In 2018, the Criminal Code saw two important amendments that relate to impaired driving. The first part of the amendment came into force on June 21st, 2018, and it pertains mostly to drug-impaired driving, in light of the then pending legalization of cannabis. The new offenses that were created for cannabis impaired driving, the devices used to detect THC, and the problems with these systems have been discussed at length in previous blog posts. The second part of these amendments came into force December 18th, 2018; the second part will be the focus of today’s post.

There are two major components of the December 18th changes to the Criminal Code. The first is known as “mandatory alcohol screening”; this means that if you are pulled over by a police officer, they can compel you to provide a roadside breath sample regardless of whether or not they have reason to suspect you’ve consumed alcohol. The second major change is to the time frame in which drunk driving is illegal; instead of being “over 80 at the wheel”, it has become “at or over 80 within two hours of operating”.

Mandatory alcohol screening is expected to be challenged repeatedly in court. The main potential problem is that an officer doesn’t have to have any evidence that you’ve been drinking in order to test you. One might defend this behaviour with “if you have nothing to hide, it’s not a problem”, but that’s simply not the case. You can be completely sober and have to pull over, get your breath analyzed, wait for the bureaucratic processes to take place, then finally be on your way; it could be five or ten minutes before you actually continue down the road. That might not be so terrible if the burden was evenly distributed amongst all innocent drivers; unfortunately, implicit bias is real, so we might see drivers of colour or drivers who look like they’re lower income taking the brunt of mandatory roadside tests. Refusing a roadside test carries criminal charges, so those who are not well educated in the law may end up with a court case, even though they were completely sober.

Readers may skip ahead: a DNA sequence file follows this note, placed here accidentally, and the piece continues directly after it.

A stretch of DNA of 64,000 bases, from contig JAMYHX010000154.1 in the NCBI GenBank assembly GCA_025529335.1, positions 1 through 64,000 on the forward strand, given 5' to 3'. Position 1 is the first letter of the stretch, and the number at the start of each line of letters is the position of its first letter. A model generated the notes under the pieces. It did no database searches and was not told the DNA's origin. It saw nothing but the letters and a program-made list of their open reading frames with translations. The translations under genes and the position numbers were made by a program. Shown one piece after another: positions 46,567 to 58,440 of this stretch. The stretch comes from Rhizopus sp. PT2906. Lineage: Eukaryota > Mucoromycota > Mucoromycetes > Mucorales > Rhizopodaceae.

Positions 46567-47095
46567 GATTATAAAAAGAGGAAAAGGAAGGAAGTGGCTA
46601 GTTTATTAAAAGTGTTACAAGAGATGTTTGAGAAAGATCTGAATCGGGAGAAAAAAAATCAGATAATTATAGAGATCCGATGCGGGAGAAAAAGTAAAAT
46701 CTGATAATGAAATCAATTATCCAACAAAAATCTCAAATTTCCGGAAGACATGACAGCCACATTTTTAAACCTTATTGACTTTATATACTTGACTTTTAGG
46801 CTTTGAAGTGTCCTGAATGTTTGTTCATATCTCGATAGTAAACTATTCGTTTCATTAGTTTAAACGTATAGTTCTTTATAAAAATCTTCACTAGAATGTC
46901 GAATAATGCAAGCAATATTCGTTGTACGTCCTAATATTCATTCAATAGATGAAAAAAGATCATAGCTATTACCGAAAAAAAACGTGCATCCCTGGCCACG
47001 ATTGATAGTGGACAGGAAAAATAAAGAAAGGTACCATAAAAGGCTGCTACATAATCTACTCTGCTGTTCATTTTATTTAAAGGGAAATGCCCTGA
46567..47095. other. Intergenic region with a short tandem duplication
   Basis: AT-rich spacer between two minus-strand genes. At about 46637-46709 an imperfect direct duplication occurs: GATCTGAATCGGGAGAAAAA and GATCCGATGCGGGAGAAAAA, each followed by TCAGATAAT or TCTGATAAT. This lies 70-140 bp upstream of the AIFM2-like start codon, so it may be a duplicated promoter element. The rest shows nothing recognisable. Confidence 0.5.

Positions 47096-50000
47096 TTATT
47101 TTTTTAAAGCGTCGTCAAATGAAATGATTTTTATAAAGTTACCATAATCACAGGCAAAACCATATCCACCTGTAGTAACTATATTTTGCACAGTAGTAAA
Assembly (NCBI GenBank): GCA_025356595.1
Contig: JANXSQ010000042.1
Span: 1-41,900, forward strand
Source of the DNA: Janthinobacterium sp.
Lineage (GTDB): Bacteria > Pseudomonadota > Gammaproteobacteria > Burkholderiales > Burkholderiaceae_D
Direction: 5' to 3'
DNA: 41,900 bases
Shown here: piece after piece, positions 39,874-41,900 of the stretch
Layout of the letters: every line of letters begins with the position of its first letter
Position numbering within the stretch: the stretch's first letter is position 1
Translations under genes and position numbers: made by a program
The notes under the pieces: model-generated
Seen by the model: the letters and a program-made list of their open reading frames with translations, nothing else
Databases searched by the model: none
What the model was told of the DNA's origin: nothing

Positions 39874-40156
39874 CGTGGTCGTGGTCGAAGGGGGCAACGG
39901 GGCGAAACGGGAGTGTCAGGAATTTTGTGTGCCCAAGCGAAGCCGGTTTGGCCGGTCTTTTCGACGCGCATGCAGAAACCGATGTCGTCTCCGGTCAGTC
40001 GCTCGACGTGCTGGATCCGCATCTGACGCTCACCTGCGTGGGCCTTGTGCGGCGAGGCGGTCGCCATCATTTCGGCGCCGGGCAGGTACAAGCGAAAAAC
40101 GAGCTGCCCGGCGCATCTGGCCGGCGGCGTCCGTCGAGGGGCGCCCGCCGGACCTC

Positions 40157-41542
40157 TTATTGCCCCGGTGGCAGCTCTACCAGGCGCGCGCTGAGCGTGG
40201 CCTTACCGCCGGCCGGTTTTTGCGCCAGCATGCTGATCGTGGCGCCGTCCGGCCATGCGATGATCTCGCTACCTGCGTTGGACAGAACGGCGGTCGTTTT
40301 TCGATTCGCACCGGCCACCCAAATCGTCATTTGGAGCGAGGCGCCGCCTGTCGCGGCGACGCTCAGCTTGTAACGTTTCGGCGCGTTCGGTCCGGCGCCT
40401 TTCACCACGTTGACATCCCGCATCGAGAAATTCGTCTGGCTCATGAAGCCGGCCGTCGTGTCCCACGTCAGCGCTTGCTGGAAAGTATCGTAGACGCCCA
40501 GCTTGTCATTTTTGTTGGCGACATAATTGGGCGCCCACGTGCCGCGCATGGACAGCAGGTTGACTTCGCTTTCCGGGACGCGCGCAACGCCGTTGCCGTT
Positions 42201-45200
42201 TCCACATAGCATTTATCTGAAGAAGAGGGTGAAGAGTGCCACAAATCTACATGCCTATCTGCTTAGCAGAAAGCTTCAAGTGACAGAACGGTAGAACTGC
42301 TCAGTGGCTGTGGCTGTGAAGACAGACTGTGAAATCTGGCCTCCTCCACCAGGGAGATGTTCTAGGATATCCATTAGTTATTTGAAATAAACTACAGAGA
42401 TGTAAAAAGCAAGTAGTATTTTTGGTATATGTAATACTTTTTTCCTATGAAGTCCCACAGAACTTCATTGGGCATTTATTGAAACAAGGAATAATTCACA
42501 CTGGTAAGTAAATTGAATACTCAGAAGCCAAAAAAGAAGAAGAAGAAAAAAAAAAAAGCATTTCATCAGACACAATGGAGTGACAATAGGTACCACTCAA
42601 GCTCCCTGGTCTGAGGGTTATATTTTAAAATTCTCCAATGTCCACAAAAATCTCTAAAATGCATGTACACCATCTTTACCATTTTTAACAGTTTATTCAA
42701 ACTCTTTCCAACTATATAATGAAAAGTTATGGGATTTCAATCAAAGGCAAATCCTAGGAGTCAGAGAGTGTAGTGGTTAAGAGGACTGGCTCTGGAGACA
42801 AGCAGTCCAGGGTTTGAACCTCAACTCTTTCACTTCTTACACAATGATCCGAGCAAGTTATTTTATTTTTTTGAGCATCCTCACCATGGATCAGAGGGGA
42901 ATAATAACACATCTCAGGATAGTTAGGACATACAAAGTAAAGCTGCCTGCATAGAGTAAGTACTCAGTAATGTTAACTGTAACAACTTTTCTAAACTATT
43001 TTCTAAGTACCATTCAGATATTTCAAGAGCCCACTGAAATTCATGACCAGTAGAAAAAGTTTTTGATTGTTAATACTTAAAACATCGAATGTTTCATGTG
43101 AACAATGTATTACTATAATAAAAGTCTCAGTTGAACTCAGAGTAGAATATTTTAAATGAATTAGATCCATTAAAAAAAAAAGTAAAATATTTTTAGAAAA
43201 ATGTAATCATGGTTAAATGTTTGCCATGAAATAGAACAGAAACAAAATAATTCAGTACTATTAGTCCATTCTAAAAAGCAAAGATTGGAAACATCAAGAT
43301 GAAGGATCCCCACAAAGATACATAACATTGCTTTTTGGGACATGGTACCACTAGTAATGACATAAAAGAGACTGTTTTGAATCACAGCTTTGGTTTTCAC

The second change was made chiefly to shut down a common criminal defense strategy for alcohol-impaired charges, the “Last Drink” or “Bolus” defense. This defense was predicated on the idea that if someone consumes alcohol then drives immediately afterwards, the alcohol they consumed would not be processed by their system until some time later. The amount of time it takes to get the breath tested could have been substantial enough that the motorist would have reached their destination before the alcohol had been fully metabolized; that means their BAC might be higher during alcohol screening than it would have been by the time they reached their destination. By stipulating that a driver’s BAC can’t have been at or over .8 within two hours of operating the vehicle, this defense is no longer usable.

These changes bring a substantial shift in how an experienced DUI lawyer will handle a case; drivers should be made aware of the potential consequences of refusing screening, and of the new “two hour” rule, as they have a substantial impact on the Criminal Code.